In the village of Loebo, located at the head of the river Arbon or Benin, there lives a mighty fetish man, a village head after whom the village is named, whose forebears have practised this art for many generations. According to the villagers, they were able to put many different spells upon the sea, to churn the waters of the sea and to know in advance the arrival of ships from foreign countries. The King of Benin then gave the fetish men this entire village with all its people and slaves. And this Loebo, who knows strange tricks and always has a possessed look so that no one dares to touch him, possesses this village by inheritance.

When they come there, the envoys from Benin are afraid of him. And he in his turn is not allowed to come in or near Great Benin, because of a certain taboo instituted long ago by the Kings of Benin, even though they did greatly honour many of such fetish men.

The Kingdom of Isago, Iaboe and Odobo

The Kingdom of Isago, which is tributary to the King of Benin, borders Benin on the west. The country has many horses, which the inhabitants use in war.

Some years ago the Isago attempted with a few thousand horsemen to take Benin by surprise. However their attempt was thwarted and they themselves were defeated and made tributary. For the Beni learnt about the attack beforehand and dug many pits in the open field, covered them with soil and advanced toward the Isago, who defended themselves vigourouly. The Beninese then slowly and intentionally withdrew and retreated among the pits, the location of which they recognised because of certain markings. And the more vigorously the Isago persued their enemies, the more they got trapped in the pits, from which their enemies hauled them out and beat them to death. Since then they never again dared to undertake anything against Kombadje, the King of Benin, but voluntarily became his tributaries.

On the same western border of Benin are, like Isago, but of less power, the Kings of Jahoe and Odobo. The King of Isago surpasses by far the power and the capacities of Jaboe and Odobo, and is the least subservient to the King of Benin.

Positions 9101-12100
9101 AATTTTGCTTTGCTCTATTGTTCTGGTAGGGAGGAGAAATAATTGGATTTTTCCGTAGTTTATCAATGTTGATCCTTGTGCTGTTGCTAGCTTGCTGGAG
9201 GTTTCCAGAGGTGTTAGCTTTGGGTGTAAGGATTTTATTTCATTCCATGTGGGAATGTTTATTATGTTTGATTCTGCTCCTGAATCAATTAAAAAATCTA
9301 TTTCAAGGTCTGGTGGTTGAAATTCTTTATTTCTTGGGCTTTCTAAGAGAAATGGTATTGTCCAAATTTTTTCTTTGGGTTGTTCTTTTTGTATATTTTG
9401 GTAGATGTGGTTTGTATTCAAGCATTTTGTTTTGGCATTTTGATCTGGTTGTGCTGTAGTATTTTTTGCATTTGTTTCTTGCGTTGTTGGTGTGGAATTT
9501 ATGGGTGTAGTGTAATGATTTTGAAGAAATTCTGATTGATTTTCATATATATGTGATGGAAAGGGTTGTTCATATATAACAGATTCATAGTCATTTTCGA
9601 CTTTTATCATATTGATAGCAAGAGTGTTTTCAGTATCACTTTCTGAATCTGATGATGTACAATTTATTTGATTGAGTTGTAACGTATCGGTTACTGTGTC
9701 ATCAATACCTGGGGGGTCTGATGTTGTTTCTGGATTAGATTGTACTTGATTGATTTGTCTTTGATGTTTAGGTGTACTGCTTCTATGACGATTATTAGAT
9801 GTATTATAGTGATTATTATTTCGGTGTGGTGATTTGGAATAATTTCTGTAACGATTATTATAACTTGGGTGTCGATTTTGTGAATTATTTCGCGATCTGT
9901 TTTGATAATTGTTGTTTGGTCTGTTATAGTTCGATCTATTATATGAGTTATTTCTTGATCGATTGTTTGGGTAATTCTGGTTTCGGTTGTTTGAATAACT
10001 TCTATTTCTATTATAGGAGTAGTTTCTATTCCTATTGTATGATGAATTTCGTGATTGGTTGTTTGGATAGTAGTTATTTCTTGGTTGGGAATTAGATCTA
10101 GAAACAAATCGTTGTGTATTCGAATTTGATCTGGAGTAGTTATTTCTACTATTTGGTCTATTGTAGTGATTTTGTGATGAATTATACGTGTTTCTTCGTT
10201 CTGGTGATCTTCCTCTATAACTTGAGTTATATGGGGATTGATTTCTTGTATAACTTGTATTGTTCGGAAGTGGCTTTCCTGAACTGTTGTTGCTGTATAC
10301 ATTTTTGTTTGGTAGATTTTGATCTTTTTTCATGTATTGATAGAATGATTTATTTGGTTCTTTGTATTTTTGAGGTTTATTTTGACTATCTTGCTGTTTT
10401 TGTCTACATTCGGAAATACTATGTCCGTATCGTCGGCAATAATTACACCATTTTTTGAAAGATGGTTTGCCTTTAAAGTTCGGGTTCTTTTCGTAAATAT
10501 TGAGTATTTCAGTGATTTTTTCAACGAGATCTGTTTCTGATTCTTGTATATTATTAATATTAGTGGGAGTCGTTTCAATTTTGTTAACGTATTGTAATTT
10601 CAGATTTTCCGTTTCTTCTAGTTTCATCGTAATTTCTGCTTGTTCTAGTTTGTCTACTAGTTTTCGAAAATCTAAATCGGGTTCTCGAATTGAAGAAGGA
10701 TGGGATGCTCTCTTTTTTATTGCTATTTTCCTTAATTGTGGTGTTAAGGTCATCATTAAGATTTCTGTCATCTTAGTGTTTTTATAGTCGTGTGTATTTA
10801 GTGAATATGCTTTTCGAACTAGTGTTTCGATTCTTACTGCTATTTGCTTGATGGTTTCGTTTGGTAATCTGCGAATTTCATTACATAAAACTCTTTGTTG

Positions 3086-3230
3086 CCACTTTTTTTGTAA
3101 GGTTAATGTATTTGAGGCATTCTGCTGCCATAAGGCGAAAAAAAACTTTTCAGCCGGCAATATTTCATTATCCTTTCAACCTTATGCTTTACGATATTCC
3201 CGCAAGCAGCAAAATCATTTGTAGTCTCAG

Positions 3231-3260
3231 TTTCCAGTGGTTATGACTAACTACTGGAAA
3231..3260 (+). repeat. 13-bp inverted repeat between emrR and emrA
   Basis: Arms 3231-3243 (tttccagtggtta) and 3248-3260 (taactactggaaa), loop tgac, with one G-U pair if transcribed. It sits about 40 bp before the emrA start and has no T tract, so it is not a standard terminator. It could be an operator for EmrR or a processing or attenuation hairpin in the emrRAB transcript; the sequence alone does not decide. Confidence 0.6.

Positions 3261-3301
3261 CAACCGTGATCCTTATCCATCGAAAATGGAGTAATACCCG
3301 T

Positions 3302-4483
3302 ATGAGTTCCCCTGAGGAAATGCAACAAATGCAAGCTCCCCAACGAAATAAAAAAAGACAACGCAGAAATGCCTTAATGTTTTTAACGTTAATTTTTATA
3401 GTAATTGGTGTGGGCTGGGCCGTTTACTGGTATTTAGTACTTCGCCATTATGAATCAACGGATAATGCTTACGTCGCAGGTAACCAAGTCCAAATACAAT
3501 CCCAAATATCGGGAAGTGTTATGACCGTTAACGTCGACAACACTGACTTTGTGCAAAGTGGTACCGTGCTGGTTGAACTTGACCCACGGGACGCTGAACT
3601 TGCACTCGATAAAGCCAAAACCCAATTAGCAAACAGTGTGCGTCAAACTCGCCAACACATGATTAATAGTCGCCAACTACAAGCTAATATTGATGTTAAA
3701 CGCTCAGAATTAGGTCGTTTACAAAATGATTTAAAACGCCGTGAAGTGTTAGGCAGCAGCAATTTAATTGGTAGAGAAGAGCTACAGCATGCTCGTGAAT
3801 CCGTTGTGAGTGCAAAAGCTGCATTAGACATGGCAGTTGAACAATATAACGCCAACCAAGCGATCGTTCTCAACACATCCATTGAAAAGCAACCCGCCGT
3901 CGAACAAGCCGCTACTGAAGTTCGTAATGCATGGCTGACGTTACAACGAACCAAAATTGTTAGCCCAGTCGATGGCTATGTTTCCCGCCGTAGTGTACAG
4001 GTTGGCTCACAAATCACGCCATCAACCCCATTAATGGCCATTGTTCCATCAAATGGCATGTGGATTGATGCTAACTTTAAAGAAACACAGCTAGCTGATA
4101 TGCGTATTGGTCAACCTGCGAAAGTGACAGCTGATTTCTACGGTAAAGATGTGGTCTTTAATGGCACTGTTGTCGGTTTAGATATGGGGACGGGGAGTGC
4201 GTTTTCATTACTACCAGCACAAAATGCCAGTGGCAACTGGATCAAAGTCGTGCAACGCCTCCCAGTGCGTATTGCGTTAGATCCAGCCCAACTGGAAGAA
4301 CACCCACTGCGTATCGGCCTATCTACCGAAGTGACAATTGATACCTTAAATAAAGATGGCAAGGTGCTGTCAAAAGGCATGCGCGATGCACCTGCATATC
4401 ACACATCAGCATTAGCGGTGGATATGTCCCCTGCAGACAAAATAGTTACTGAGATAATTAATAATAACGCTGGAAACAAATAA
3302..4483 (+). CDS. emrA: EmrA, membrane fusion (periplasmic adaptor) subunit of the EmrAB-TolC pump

The Kingdom of Istanna

The Kingdom of Istanna, that lies to the east of the Kingdom of Benin, used to be a powerful kingdom. Later it was defeated by the Beni and made subject.

The Kingdom of Gaboe

The Kingdom of Gaboe is situated on the river Benin, about eight days upriver of Great Benin. The country produces much akori, which we buy there and sell on the Gold Coast. It also poduces jasper. Our people trade mostly in slaves. They are gentle people, mostly like the Beninese.

The Kingdom of Biafar or Biafra

To the east of Benin is the Kingdom of Biafar or Biafra, according to Ananie and Linschoten which in the west borders on some mountains that separate this Kingdom from the Kingdom of Medra. It stretches south up to the fourth degree North. The capital of this Kingdom is also called Biafra and lies according to Hues on six degrees and ten minutes.

The inhabitants are remarkably inclined toward magic and witchcraft, more than any other blacks and they believe that with this knowledge they can produce whatever they want: rain, thunder, lighting. And for this they feel that they have to honour the devil to such an extent that they sacrifice to him not just beasts and herbs, but even their own children.

The Kingdom of Ouwerre or Forkado

Some twenty four miles east of the Benin river another river comes to the sea, which is called Rio Forkado by the Portuguese and around that area the Kingdom of Ouwere [Warri], also Forkado, is situated.

The river is plesantly situated, in the shadow of the trees that stand on both sides, it is about half a mile wide and can be navigated by yachts with a depth of seven to eight feet.

One mile inland, on a branch of the river, is a fishing village called Poloma.

About 27 miles upriver is the city or village Ouwerre, where the King holds court. It is about half a mile in circumference and surrounded by forest. There are fine buildings, mainly belonging to the nobility, covered as in Benin with palm-leaves and constructed out of grey earth (which is red in Benin).

The court is arranged as in Benin, but on a smaller scale.